Phase 1 of River Thames Scheme will increase the flow capacity of three existing weirs
But residents still concerned over shortfall in funding
Feb 26th 2015
Residents living on the floodplain of the River Thames will benefit from a £30 million fund that has been agreed in a Growth Deal struck between the government’s Local Growth Fund and the Enterprise M3 Local Enterprise Partnership. The deal includes projects to develop flood defences along the Lower Thames as part of the Environment Agency’s River Thames Flood Alleviation Scheme.
The Environment Agency published a policy paper on managing flood risk from the River Thames in November 2010. The Agency said that the length of the River Thames between Datchet in Berkshire and Teddington in south-west London contains the largest area of developed floodplain in England without flood defences, with over 15,000 homes and businesses at a high risk of flooding. Major flooding, the Agency said, would cause severe disruption to the road network, the suspension of several major drinking water abstractions supplying the south-east, and threaten up to 20 electricity sub-stations.
According to the Environment Agency’s calculations, damages from a major flood of the River Thames could exceed £850 million. The Agency also predicts that the effects of climate change will double flood damages from the current level of £850 million to around £2 billion by 2055, with the number of properties at a high risk of flooding reaching 35,000. Responding to these concerns, the government published a flood risk management strategy for the Lower Thames in 2010. Its recommendations have been incorporated into the Environment Agency’s River Thames Flood Alleviation Scheme, which has been developed in partnership with Defra (Department for the Environment, Food and Rural Affairs), Thames Water, and seven local authorities including Surrey County Council.
The River Thames Scheme consists of a new flood channel, improvements to three of the existing Thames weirs, and improved flood incident response plans. The flood channel will be 30 to 60 metres wide, 17 kilometres long, and built in three sections. Residents along the Datchet to Teddington stretch of the River Thames will also be offered property-level products (such as door barriers, non-return valves and air brick covers) to make them more resistant to floods. The Environment Agency says installation of the products will benefit up to 1,200 homes. It also says that all communities between Datchet and Teddington will benefit from the River Thames Scheme, including the communities downstream of the flood channel as modifications to the weirs will also reduce water levels between Walton Bridge and Teddington.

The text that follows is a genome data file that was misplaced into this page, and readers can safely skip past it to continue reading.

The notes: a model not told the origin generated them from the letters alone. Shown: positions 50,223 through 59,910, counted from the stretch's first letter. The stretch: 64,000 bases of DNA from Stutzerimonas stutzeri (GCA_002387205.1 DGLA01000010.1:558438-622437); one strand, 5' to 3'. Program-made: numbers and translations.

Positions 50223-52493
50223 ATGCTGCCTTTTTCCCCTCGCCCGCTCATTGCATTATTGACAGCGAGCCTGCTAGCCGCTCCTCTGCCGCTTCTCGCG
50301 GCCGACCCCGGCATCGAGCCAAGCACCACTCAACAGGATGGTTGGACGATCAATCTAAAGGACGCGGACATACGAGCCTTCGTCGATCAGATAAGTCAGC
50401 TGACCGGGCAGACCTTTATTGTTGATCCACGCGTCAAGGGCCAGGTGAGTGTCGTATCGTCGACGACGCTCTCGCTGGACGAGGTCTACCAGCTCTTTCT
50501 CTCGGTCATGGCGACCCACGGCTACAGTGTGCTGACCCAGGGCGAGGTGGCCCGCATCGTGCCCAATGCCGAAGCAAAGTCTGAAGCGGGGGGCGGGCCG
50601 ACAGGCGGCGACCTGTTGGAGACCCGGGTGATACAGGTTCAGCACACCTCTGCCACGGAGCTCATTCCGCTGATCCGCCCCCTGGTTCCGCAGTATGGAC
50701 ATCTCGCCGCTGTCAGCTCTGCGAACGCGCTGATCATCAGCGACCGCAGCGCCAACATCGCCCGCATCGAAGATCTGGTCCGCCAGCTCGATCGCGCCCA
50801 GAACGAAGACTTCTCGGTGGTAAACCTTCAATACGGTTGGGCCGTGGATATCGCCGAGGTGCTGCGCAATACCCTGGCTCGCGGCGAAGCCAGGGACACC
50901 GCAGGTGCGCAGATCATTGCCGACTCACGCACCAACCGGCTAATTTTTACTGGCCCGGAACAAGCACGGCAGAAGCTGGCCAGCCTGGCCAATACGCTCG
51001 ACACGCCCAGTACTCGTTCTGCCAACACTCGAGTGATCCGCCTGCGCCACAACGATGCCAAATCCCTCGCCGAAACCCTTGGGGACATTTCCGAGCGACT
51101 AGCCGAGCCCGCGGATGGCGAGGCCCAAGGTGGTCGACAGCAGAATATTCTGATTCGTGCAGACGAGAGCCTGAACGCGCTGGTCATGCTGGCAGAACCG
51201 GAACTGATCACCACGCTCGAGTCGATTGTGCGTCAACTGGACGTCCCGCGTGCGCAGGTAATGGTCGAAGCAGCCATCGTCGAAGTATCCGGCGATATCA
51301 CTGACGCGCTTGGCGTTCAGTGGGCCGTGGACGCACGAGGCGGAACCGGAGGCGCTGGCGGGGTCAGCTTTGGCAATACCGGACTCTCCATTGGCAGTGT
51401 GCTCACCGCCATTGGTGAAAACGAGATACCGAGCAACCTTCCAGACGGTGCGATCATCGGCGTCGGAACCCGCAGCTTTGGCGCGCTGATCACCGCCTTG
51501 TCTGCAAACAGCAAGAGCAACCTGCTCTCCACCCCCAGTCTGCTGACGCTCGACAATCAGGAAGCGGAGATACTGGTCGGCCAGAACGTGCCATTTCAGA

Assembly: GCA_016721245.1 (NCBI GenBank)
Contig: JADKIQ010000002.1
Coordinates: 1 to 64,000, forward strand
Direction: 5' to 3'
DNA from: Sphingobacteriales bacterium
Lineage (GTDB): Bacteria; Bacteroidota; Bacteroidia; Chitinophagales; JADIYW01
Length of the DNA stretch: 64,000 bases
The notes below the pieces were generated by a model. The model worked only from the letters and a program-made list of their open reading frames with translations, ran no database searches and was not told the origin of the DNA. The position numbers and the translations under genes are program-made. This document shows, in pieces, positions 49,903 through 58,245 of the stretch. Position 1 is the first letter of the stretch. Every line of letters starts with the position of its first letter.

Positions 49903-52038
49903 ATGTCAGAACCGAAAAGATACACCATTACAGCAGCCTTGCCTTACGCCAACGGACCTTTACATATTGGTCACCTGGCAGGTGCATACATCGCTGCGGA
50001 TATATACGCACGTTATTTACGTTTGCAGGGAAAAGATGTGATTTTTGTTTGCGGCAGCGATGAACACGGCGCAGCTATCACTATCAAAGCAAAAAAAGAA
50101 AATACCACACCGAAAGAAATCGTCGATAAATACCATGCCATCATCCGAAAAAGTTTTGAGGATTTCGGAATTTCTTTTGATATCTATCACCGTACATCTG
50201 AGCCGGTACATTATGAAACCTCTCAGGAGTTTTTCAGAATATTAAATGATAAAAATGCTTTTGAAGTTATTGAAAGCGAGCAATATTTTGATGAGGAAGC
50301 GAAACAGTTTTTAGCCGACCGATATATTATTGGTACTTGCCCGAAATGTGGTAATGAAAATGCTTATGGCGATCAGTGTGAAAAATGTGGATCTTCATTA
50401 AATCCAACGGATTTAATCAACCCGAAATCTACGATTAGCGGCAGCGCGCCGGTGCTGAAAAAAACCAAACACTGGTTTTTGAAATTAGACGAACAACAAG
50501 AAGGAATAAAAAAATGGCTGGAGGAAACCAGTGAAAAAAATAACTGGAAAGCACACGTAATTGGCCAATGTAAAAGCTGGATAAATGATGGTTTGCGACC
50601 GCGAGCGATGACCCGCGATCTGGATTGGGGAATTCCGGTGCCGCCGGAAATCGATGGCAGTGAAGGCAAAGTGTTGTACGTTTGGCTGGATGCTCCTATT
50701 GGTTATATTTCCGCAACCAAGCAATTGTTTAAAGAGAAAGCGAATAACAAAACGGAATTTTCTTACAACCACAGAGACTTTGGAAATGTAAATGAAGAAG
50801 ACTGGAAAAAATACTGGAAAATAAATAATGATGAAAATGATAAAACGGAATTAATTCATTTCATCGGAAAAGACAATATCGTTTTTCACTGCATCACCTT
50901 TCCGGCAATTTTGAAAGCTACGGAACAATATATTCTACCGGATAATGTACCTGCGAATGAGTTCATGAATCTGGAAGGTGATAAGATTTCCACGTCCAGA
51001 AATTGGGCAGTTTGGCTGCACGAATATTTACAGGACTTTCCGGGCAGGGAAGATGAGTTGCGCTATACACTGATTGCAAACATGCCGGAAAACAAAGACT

The Agency’s policy paper said that implementing the River Thames Scheme will be carried out in two phases, subject to funding. Phase 1 includes a number of measures including ecological surveys, hydrological studies, major incident planning, installing the property-level products, and developing a funding strategy for the scheme, the cost of which is estimated at around £300 million. Phase 1 also includes construction work to increase the flow capacity of the weirs at Sunbury, Molesey and Teddington, and obtaining the necessary planning consent. Phase 2 includes building all three sections of the flood channel and associated structures, and increasing the capacity of Desborough Cut. This Phase 2 work is expected to start in 2020 and take approximately five years to complete. However, the Agency expressed the hope that construction work could begin as early as summer 2016 on the modifications to the first Thames weir.
The £300 million River Thames Scheme was regarded as unrealistic by many local residents owing to a shortage of funding. Defra had initially pledged £165 million towards the scheme, with local authorities and other partners expected to find the rest. The ‘black hole’ in funding prompted local residents to form a pressure group and to ask government minsters for more.
Defra then pledged a further £60 million in last year’s run up to Christmas, but this still left a shortfall of 25% of the estimated costs and the new funding will not be available until 2021. The Surrey residents who were devastated by the floods of 2013-2014 must now be hoping that the latest announcement will bring about the much anticipated reduction in flood risk, including the planned capacity improvements to the three existing weirs. However, the Growth Deal, which covers Hampshire as well as Surrey, also includes projects intended to enhance town centres, reduce road congestion, and create new affordable housing, and Surrey residents in the north-west of the county have complained that the funding allocated for flood risk management is not enough when compared with the billions announced for new road schemes in the area.
Photograph: Eastern Bridge over Desborough Cut © Copyright Philip Halling and licensed for reuse under this Creative Commons Licence. The Desborough Cut was constructed between 1930 and 1935 to avoid the meander of the River Thames at Lower Halliford. The cut is named after Lord Desborough who was the chairman of the Thames Conservancy at the time of its construction.